Although Freud could not be described as a behaviourist, as he believed that the key to unravelling a symptom could only be found within the individual patient themselves, he did write about certain ‘types’ of patients, and one category of these, ‘Those Wrecked by Success’ (in Some Character Types Met With in Psychoanalytic Work (1916) is particularly germane to the subject of inheritance. Freud writes of an academic teacher who had long held the wish to ‘succeed his master’ in his teaching practice. When the master retired, leaving the path open to the teacher to ‘inherit’ his position, he ‘began to hesitate, depreciated his merits, declared himself unworthy to fill the position designed for him, and fell into a melancholia which unfitted him for all activity for some years’. That the fulfilment of a wish immediately brought on an illness and ‘put an end to all enjoyment of the wish’, is a result of the fact that, for Freud, the ego can accommodate certain wishes ‘if they remain in phantasy’ but will ‘defend itself hotly against them’ when they begin to approach reality. It is how Freud develops this argument which is really illuminating, as he uses Shakespeare’s Macbeth as an attempt to answer the question as to the genesis of these forbidden wishes. Freud argues that the crucial passage in Shakespeare’s great tragedy revolves around Macduff’s ‘shattering cry’ in Act IV when he exclaims,
‘He has no children!’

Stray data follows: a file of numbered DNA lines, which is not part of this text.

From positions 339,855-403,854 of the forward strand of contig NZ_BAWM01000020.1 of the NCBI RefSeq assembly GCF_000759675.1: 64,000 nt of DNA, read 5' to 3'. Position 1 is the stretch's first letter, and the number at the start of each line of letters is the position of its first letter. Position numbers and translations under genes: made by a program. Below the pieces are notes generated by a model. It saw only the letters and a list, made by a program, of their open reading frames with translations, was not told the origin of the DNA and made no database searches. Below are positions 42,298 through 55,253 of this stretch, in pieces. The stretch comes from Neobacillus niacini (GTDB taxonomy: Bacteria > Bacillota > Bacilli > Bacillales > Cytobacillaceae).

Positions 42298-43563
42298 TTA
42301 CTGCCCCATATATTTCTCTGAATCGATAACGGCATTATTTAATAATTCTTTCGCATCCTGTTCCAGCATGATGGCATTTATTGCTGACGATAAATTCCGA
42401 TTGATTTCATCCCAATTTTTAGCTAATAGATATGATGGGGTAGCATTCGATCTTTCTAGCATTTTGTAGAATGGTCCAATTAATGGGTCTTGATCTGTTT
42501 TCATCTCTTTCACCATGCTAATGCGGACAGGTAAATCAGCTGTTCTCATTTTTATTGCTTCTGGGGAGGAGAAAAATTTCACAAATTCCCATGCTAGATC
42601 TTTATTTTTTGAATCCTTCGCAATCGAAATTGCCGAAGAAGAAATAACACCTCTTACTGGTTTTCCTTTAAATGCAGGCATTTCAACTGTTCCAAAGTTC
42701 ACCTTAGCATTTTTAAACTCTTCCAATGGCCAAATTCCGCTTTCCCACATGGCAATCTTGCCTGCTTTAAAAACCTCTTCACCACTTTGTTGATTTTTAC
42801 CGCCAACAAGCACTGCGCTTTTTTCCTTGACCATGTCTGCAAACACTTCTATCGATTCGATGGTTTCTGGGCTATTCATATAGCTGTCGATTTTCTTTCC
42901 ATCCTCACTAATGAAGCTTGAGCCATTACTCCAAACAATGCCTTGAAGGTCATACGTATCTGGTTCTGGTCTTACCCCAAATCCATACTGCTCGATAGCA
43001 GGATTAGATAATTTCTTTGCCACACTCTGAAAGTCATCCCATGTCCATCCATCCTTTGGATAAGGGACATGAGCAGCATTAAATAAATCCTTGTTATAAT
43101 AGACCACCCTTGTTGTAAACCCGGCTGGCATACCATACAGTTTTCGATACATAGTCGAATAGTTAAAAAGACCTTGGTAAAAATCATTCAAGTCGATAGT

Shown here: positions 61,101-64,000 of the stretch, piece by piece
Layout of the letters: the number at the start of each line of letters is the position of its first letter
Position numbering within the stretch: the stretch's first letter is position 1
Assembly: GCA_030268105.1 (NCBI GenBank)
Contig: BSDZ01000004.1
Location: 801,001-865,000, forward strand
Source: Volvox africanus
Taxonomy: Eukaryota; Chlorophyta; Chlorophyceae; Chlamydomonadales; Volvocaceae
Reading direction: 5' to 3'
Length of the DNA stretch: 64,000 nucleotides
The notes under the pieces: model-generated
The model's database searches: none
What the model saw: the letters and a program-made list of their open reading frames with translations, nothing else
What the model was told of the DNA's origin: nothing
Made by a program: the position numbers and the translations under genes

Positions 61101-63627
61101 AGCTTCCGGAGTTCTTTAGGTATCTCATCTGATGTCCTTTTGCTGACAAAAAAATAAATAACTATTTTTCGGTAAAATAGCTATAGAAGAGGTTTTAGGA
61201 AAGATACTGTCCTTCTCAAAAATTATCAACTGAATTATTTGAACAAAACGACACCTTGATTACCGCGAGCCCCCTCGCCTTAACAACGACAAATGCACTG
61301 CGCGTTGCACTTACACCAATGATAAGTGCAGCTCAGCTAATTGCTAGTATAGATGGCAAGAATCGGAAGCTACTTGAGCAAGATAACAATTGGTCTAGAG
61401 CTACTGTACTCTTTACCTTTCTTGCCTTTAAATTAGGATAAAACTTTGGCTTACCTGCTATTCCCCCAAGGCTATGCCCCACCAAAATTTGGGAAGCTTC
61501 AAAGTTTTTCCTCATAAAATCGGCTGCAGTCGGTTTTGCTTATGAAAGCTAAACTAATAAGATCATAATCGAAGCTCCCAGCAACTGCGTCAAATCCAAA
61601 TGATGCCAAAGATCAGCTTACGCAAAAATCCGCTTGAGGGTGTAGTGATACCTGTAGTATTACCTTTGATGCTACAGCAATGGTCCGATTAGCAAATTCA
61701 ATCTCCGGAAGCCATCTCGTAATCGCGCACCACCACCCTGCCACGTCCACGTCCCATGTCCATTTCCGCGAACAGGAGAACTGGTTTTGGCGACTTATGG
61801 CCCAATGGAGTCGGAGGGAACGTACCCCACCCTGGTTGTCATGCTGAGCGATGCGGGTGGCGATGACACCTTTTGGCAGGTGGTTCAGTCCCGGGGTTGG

Freud suggests that the whole play is centred on the father-child relation. Macbeth’s killing the ‘kindly father figure’ Duncan and accession to the throne in his place is described as the playing out of a childish fantasy of murdering the father, and as punishment for this crime he is unable to produce heirs, or ‘get kings’ as the witches exclaim. The line stops at Macbeth, his inheritance loses its value because it cannot be ‘handed down’ and a new line of kings can only be established under one who was ‘not of woman born’, Macduff, who was ‘ripped from his mother’s womb’. Freud argues that the roles of Macbeth and Lady Macbeth are ‘like two disunited parts of a single psychical individual’; that they represent the whole range of possible reactions that can take place in a single individual as a result of committing such a crime. Thus Lady Macbeth, having been the driving force behind the murder originally, afterward ‘falls ill of a mental disorder’; she is ‘all remorse’, he is ‘all defiance’. The composite Macbeth/Lady Macbeth character displays the dangers of acceding to the role of king, the symbolic father whose murder had been fantasised over in the unconscious (Lady Macbeth) and then had been brought into being in reality (by Macbeth). If our lives are in some way conditioned by the guilt emanating from the unconscious fantasy of killing the father, in the event of his death, the inheritance which we receive as a result can act in a symbolic manner, reactivating these unconscious desires, and then unleashing a crippling force of guilt in order to defend against these desires.